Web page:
I’m old as dirt. My first two race bikes employed toe clips and toe straps and that set-up was bad. For many reasons it was bad and any retro-hipster who thinks otherwise is wrong. When Lemond and Hinault started racing on the white Look clipless pedals, everyone but Sean Kelly quickly switched. Talk about a quantum improvement, it was long overdue change. Look made improvements to their models, like the notion of float, and other manufactures jumped in. The new paradigm was a cleat on the pedal, like the original quill pedal system but with a spring loaded snap-in, twist-out pedal. Everyone was happy.
Everyone is happy until you have to replace a worn out plastic cleat. Did I walk a lot in my cycling shoes? Did all liquor stores have rough cement floors with giant moving sanding belts in front of the cash registers? I don’t remember that but I do remember replacing cleats too often and the duplication of cleat position was tedious. I could live with that, practice makes perfect but it was the creaking that drove me to madness. No amount of wax could stop the occasional creaking the cleat and pedals would make while climbing. Rule #65 was being violated before it was a Rule.
Wiser friends had already switched to Speedplay pedals. I was a little wary; they looked weird. One day into using them I understood: total frictionless float, two-sided entry, mindless pedal release. There is no cleat alignment issue as the pedal has no fixed position in the cleat. I was overcome with regret. Why had I waited so long? Why did I stick with creaking Look French pedals? Life is too short for such rubbish and I wasted too much of my cycling life with them. I’ve been using the X-series stainless steel pedals and the original pair was happily going on eighteen-plus years until I replaced the pedal needle bearings and bodies…I don’t want to talk about it. If you employ the good aftermarket cleat covers, and use a little white lightning teflon on the cleat spring bales, the cleats can last a few years. The pedal bodies have grease injector ports. Inject, wipe clean and that is the maintenance routine, easy and fun.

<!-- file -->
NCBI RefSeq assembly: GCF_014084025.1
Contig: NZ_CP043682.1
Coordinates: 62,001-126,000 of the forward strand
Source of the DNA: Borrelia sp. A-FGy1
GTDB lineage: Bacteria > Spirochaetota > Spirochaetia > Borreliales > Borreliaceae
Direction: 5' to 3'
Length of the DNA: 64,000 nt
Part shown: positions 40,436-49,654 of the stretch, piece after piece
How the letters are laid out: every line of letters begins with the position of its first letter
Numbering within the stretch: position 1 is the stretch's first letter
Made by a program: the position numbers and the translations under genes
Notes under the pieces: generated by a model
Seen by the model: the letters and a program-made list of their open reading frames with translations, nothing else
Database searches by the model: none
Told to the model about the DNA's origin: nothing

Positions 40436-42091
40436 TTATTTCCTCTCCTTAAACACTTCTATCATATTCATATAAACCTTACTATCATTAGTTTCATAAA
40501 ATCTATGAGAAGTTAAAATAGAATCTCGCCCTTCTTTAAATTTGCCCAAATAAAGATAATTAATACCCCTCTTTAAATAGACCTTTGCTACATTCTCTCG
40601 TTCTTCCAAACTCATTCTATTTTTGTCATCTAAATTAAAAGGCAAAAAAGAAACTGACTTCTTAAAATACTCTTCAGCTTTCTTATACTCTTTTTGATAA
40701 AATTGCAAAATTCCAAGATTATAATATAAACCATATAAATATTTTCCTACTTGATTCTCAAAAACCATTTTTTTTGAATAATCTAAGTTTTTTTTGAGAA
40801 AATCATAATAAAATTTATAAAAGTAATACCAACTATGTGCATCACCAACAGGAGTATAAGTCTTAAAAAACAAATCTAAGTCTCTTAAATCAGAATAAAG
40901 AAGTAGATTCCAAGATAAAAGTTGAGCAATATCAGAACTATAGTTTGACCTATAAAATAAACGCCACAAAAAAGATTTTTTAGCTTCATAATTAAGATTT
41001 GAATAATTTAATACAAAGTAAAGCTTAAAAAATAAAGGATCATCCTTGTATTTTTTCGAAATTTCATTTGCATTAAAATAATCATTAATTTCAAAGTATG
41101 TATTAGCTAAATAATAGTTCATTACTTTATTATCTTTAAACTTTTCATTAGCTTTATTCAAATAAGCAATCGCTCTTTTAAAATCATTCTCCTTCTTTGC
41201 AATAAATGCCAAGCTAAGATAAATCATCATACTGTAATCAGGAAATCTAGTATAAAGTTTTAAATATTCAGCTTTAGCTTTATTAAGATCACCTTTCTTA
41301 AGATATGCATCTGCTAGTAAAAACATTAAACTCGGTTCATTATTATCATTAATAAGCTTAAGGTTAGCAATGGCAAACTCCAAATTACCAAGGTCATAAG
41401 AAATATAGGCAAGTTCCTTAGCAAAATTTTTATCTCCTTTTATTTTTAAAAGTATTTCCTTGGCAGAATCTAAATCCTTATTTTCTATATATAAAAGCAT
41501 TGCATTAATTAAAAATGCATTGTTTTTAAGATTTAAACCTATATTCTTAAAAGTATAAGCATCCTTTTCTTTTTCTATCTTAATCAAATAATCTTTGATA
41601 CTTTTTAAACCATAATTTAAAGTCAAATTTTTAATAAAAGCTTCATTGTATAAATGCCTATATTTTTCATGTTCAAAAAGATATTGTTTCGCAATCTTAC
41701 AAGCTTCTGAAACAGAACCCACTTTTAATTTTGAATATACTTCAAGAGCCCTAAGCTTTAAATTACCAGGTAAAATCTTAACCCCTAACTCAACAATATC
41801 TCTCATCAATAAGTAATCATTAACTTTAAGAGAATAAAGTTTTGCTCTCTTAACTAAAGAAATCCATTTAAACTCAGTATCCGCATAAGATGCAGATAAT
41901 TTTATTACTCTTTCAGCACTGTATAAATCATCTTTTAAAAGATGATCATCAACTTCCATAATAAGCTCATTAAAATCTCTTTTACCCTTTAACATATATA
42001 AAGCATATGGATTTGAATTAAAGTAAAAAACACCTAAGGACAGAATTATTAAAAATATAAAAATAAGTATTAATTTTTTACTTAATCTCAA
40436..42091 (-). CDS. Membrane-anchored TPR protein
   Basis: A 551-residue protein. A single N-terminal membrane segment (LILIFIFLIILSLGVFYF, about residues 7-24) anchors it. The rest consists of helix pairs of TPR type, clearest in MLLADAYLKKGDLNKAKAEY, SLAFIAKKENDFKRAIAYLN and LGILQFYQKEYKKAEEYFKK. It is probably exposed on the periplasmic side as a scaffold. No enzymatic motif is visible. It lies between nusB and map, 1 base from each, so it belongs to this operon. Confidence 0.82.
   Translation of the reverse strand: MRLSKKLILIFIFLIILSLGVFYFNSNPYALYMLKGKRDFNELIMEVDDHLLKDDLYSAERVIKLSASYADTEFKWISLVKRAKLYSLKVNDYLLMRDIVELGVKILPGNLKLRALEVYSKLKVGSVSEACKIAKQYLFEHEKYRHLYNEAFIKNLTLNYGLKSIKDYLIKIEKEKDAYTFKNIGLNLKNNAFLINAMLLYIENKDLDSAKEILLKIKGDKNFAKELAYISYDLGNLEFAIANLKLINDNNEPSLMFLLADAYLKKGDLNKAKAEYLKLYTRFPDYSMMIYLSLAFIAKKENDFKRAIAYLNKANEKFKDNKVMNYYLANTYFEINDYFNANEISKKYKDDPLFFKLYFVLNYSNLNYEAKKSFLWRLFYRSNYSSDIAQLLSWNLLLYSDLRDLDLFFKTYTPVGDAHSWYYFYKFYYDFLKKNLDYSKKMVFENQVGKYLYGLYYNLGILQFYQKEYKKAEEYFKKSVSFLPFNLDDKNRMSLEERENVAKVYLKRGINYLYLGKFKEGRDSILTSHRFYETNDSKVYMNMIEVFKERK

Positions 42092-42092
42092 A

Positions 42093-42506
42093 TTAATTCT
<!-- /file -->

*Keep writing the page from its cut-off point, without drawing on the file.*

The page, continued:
I’ve never used another model of Speedplay so I can’t speak to the advantage of limited float. When riding my right foot does a weird swing out toward the bottom of each stroke. To my mind that is a good thing, the float allows my leg to do that, without that maybe some extra knee wear would occur.
Frank and I have discussed the great pedal switch and his major obstacle to switching pedals is having to switch the whole n+1 stable over and that is not cheap. For Frank and VHM that stable may be five bikes. That’s a lot of pedals. Inertia. Commitment. It’s a big problem. Or one takes Marko’s approach: different shoes for each bike.
I have brand loyalties but if another cycling product is superior in form and function I hope I will see that and move on. Campagnolo gruppos and Chris King headsets are two brands on my bikes that I don’t see moving away from but I would ditch either of those before I would stop using Speedplay pedals. I’m that convinced.
This film is from Peloton’s website. It’s an interesting look at some American cycling manufacturing including Speedplay.